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Hum Mol Genet. 2001 Sep 1;10(18):1963-70.

Loss of Uch-L1 and Uch-L3 leads to neurodegeneration, posterior paralysis and dysphagia.

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  • 1Howard Hughes Medical Institute and Department of Molecular Biology, Princeton University, Princeton, NJ 08544, USA.

Abstract

Altered function of the ubiquitin pathway has been implicated in the etiology of neurodegeneration. For example, gracile axonal dystrophy (gad) mutant mice, which harbor a deletion within the gene encoding ubiquitin C-terminal hydrolase L1 (Uch-L1), display sensory ataxia followed by posterior paralysis and lethality. We previously showed that mice homozygous for a targeted deletion of the related Uch-L3 gene are indistinguishable from wild-type. To assess whether the two hydrolases have redundant function, we generated mice homozygous for both Uch-L1gad and Uch-L3Delta3-7. The double homozygotes weigh 30% less than single homozygotes and display an earlier onset of lethality, possibly due to dysphagia, a progressive loss in the ability to swallow food. This is consistent with histological analysis that revealed axonal degeneration of the nucleus tractus solitarius (NTS) and area postrema (AP) of the medulla. The NTS is essential for central nervous system control of swallowing. The double homozygotes also display a more severe axonal degeneration of the gracile tract of the medulla and spinal cord than had been observed in Uch-L1gad single homozygotes. In addition, degeneration of dorsal root ganglia cell bodies was detected in both the double homozygotes and Uch-L3Delta3-7 single homozygotes. Given that both Uch-L1gad and Uch-L3Delta3-7 single homozygotes display distinct degenerative defects that are exacerbated in the double homozygotes, we conclude that Uch-L1 and Uch-L3 have both separate and overlapping functions in the maintenance of neurons of the gracile tract, NTS and AP. This study is the first to successfully document dysphagia in the mouse and is a potentially valuable resource for understanding human neurodegenerative disorders that cause swallowing defects.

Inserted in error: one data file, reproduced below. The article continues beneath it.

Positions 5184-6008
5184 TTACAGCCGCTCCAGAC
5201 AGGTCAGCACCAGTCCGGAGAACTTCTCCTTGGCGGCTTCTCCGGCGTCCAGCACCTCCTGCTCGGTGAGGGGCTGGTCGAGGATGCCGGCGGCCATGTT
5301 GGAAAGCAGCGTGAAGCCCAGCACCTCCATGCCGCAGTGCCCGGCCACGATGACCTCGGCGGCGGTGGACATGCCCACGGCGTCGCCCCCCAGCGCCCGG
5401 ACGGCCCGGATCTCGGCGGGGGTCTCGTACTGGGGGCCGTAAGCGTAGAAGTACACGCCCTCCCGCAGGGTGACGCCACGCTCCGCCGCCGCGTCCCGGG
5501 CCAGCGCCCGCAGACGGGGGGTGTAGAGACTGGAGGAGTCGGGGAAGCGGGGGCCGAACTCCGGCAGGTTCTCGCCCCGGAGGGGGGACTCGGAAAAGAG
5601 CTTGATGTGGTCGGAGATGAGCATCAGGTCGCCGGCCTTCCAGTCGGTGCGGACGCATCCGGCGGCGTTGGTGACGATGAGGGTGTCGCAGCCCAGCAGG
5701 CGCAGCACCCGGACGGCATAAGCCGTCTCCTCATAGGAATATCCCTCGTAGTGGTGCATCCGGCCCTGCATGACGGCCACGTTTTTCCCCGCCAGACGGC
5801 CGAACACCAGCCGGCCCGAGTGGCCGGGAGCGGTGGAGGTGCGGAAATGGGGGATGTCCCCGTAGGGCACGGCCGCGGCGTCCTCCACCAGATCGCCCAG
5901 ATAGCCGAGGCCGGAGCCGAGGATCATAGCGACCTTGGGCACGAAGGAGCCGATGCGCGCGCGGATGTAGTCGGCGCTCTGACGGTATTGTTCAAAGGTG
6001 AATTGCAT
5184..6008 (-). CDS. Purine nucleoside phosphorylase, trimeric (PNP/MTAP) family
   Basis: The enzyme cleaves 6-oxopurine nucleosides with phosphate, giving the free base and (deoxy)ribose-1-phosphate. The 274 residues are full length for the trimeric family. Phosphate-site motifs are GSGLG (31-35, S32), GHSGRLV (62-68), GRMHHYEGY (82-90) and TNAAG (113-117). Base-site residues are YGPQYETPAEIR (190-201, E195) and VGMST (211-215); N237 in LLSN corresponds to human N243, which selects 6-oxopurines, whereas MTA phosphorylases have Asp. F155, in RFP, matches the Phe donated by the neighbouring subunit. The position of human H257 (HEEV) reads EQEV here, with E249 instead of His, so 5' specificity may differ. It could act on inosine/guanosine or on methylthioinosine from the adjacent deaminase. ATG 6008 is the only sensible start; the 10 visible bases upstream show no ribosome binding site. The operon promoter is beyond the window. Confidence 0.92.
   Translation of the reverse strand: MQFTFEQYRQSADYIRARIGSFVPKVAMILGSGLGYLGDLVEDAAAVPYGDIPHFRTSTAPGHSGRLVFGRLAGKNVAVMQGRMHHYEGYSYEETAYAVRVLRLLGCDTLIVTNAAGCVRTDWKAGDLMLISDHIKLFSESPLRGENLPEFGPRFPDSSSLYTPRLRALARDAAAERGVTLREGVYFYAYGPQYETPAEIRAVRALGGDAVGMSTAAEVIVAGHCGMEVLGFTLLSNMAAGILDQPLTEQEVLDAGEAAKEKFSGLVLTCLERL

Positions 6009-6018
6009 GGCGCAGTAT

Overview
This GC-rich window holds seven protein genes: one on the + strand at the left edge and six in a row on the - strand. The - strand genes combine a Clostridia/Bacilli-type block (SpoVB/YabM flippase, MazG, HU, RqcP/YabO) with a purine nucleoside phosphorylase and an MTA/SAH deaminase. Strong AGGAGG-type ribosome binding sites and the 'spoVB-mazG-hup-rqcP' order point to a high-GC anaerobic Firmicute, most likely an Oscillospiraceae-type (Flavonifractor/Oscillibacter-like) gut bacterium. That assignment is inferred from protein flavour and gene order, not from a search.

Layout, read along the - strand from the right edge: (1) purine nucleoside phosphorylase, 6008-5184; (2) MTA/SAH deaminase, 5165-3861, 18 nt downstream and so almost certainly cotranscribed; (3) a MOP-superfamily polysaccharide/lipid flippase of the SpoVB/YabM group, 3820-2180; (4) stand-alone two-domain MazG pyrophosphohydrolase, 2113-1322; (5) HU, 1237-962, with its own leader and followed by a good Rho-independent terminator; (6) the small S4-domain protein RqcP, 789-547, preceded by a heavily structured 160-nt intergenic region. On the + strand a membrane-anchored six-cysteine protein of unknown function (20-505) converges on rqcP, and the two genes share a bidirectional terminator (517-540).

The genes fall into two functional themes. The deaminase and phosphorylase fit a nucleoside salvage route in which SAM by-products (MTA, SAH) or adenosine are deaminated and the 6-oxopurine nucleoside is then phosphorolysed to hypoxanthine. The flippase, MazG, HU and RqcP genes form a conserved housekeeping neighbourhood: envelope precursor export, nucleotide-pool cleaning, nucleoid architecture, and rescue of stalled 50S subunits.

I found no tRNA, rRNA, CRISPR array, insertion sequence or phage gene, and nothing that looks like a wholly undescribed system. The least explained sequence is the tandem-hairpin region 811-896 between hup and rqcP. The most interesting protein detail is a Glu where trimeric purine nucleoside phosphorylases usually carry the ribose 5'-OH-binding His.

PMID:
11555633
[PubMed - indexed for MEDLINE]
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